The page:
BRADENTON, Fla. - The insurers of Jefferson County, Ala.'s nearly $3.2 billion of troubled sewer debt have filed a motion in federal court seeking to dismiss claims that negligence and fraud by the insurers have pushed the county to the brink of bankruptcy.

Financial Guaranty Insurance Co. and Syncora Guarantee Inc. filed the motion last week as part of their suit to have a court-appointed receiver placed in charge of the county's sewer system. The county has refused to raise sewer rates and has defaulted on some sewer debt payments related to $2 billion of auction-rate securities and $850 million of variable-rate securities now held by liquidity banks. Forbearance agreements delaying some debt payments expire Oct. 31.

In response to the insurers' suit seeking a receiver, filed Sept. 16, the county entered a three-count counterclaim charging that the bond insurers were negligent because of their rating downgrades, that they breached contracts by failing to provide investment-grade insurance, and they committed fraud by failing to disclose risks associated with their own investment portfolios that ultimately led to rating downgrades.

Jefferson County is seeking a jury trial and more than $100 million in compensatory and punitive damages.

In addition to failing to state the proper grounds for the counterclaims, the county failed to state a claim upon which relief can be granted, the insurers said in a five-page motion for dismissal.

"The insurance policies referred to in the counterclaim insure, subject to their terms, the holders of Jefferson County sewer warrants and not the county," the insurer's motion said. "The county does not have standing to sue for some or all of the relief requested."

The counterclaim also should be barred, in whole or in part, because of the applicable statute of limitations, the motion said.

U.S. District Judge R. David Proctor has ordered Jefferson County to respond to the motion for dismissal by Wednesday, and may consider hearing oral arguments.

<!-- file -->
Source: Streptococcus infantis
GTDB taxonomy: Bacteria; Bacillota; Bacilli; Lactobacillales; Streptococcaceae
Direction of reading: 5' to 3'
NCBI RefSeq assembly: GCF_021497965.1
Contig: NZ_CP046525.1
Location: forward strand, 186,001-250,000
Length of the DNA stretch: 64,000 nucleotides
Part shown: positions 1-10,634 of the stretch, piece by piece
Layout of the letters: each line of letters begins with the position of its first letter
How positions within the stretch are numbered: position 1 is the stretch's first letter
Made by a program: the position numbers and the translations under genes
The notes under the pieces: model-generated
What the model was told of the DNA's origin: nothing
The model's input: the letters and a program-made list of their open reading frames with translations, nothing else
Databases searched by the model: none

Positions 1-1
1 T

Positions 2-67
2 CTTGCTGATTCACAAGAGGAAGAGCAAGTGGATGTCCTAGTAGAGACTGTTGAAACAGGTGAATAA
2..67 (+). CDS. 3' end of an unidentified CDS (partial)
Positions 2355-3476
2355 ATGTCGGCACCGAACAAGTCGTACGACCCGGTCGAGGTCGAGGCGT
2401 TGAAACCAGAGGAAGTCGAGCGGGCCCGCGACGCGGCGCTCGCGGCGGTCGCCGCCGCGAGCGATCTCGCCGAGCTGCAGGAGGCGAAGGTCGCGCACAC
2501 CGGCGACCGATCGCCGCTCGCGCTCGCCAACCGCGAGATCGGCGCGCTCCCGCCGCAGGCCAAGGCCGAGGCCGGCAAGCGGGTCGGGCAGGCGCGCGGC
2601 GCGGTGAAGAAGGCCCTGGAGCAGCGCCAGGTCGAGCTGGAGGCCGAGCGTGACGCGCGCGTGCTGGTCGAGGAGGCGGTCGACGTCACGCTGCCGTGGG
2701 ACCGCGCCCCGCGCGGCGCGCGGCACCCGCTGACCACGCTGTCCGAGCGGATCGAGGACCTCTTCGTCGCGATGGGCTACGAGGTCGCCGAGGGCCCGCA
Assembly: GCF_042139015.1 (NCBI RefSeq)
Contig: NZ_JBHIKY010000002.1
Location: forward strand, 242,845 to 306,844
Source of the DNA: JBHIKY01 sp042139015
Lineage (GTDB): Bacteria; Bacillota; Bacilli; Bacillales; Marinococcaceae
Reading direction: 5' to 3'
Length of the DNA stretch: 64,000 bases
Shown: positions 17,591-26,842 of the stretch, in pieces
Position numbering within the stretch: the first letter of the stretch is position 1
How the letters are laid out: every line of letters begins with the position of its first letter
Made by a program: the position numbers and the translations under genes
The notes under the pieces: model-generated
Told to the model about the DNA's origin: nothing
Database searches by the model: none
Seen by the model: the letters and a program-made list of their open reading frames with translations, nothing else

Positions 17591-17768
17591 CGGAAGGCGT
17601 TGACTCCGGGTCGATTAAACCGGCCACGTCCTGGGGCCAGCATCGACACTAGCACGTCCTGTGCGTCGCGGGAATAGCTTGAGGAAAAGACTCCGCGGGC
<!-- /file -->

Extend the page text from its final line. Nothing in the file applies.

Proctor still has under consideration an emergency motion filed by FGIC and Syncora to appoint a receiver for the sewer system and a hearing is scheduled Nov. 17 on that matter.

Jefferson County, in which the largest city is Birmingham, said in court documents that the appointment of a receiver could force it into bankruptcy, a position favored by some local elected officials. Last week, Republican county commissioners Jim Carns and Bobby Humphreys voted to pass a resolution authorizing a bankruptcy filing.

Although the resolution before the County Commission failed on a 3-to-2 vote, the issue of Jefferson County filing the largest municipal bankruptcy in U.S. history makes national and even international news on a regular basis since the county began negotiating in mid-February with creditors on ways to restructure the sewer debt.

The possibility of bankruptcy also has been raised numerous times since Alabama Gov. Bob Riley stepped in Aug. 26 to become "facilitator" of the county's negotiations with creditors.

Riley, a Republican, said last week that he is concerned about the possibility of Jefferson County filing bankruptcy and how it might negatively impact the entire state. His comments were made at the 2008 Economic Summit for Alabama Leaders in Birmingham sponsored by the Business Council of Alabama and the University of Alabama's Culverhouse College of Commerce.

Riley recently brokered a sewer debt restructuring deal with creditors, which has met with resistance from state lawmakers who would need to approve it.

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